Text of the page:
[…] The Stakeholders’ Platform includes WIPO and a number of organisations representing authors and publishers, as well as visually impaired persons. The World Blind Union, which was part of the Platform suspended its participation in 2011 (IPW, WIPO, 10 March 2011). […]


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    We welcome your participation in article and blog comment threads, and other discussion forums, where we encourage you to analyse and react to the content available on the Intellectual Property Watch website. By participating in discussions or reader forums, or by submitting opinion pieces or comments to articles, blogs, reviews or multimedia features, you are consenting to these rules.

    We welcome your participation in article and blog comment threads, and other discussion forums, where we encourage you to analyse and react to the content available on the Intellectual Property Watch website.

    By participating in discussions or reader forums, or by submitting opinion pieces or comments to articles, blogs, reviews or multimedia features, you are consenting to these rules.

    1. You agree that you are fully responsible for the content that you post. You will not knowingly post content that violates the copyright, trademark, patent or other intellectual property right of any third party or which you know is under a confidentiality obligation preventing its publication and that you will request removal of the same should you discover that you have violated this provision. Likewise, you may not post content that is libelous, defamatory, obscene, abusive, that violates a third party's right to privacy, that otherwise violates any applicable local, state, national or international law, that amounts to spamming or that is otherwise inappropriate. You may not post content that degrades others on the basis of gender, race, class, ethnicity, national origin, religion, sexual preference, disability or other classification. Epithets and other language intended to intimidate or to incite violence are also prohibited. Furthermore, you may not impersonate others.

    2. You understand and agree that Intellectual Property Watch is not responsible for any content posted by you or third parties. You further understand that IP Watch does not monitor the content posted. Nevertheless, IP Watch may monitor the any user-generated content as it chooses and reserves the right to remove, edit or otherwise alter content that it deems inappropriate for any reason whatever without consent nor notice. We further reserve the right, in our sole discretion, to remove a user's privilege to post content on our site. IP Watch is not in any manner endorsing the content of the discussion forums and cannot and will not vouch for its reliability or otherwise accept liability for it.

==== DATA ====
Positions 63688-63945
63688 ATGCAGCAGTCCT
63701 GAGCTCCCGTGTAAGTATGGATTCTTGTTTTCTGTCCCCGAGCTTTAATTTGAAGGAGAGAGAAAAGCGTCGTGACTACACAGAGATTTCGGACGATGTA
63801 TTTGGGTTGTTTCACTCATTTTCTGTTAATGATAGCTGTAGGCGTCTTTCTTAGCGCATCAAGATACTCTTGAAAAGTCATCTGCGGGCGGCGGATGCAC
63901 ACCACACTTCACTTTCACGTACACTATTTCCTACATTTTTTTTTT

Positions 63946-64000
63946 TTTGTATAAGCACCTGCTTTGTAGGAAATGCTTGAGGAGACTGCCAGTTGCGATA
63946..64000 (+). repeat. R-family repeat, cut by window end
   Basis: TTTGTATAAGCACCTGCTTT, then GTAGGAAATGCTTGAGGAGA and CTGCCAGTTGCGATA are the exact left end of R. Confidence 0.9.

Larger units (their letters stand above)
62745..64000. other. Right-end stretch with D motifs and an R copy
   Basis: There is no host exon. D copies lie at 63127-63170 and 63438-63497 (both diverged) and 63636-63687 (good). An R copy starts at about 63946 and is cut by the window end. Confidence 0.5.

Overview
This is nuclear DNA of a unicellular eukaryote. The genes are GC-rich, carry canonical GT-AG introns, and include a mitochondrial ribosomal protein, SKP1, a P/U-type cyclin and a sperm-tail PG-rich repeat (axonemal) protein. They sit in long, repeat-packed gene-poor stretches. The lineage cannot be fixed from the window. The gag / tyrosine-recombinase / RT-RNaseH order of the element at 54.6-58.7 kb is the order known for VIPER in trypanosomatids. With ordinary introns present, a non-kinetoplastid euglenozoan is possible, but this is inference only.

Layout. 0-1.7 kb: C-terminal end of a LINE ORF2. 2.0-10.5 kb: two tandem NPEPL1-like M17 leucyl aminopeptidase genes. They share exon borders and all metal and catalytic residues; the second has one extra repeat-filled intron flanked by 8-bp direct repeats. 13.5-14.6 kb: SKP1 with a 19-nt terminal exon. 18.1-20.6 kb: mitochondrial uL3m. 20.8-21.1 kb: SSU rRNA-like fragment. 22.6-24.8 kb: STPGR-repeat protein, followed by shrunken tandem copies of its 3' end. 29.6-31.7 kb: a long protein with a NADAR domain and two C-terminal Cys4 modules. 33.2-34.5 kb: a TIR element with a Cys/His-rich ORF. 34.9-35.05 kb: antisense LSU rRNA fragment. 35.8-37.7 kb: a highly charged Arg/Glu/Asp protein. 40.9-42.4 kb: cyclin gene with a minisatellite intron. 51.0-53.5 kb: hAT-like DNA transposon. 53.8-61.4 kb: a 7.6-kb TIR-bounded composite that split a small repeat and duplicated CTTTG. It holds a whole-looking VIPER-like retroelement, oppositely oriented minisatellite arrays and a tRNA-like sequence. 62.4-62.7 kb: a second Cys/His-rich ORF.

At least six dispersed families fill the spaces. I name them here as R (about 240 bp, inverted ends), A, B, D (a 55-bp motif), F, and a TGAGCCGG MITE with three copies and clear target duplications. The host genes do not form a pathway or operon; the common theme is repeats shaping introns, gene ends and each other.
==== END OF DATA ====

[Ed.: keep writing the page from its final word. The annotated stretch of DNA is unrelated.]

3. By submitting any contribution to IP Watch, you warrant that your contribution is your own original work and that you have the right to make it available to IP Watch for all purposes and you agree to indemnify IP Watch, its directors, employees and agents against all damages, legal fees and others expenses that may be incurred by IP Watch as a result of your breach of warranty or of these terms.

    4. You further agree not to publish any personal information about yourself or anyone else (for example telephone number or home address). If you add a comment to a blog, be aware that your email address will be apparent.

    5. IP Watch will not be liable for any loss including but not limited to the following (whether such losses are foreseen, known or otherwise): loss of data, loss of revenue or anticipated profit, loss of business, loss of opportunity, loss of goodwill or injury to reputation, losses suffered by third parties, any indirect, consequential or exemplary damages.

    6. You understand and agree that the discussion forums are to be used only for non-commercial purposes. You may not solicit funds, promote commercial entities or otherwise engage in commercial activity in our discussion forums.

    7. You acknowledge and agree that you use and/or rely on any information obtained through the discussion forums at your own risk.

    8. For any content that you post, you hereby grant to IP Watch the royalty-free, irrevocable, perpetual, exclusive and fully sub-licensable license to use, reproduce, modify, adapt, publish, translate, create derivative works from, distribute, perform and display such content in whole or in part, world-wide and to incorporate it in other works, in any form, media or technology now known or later developed.

    9. These terms and your posts and contributions shall be governed and interpreted in accordance with the laws of Switzerland (without giving effect to conflict of laws principles thereof) and any dispute exclusively settled by the Courts of the Canton of Geneva.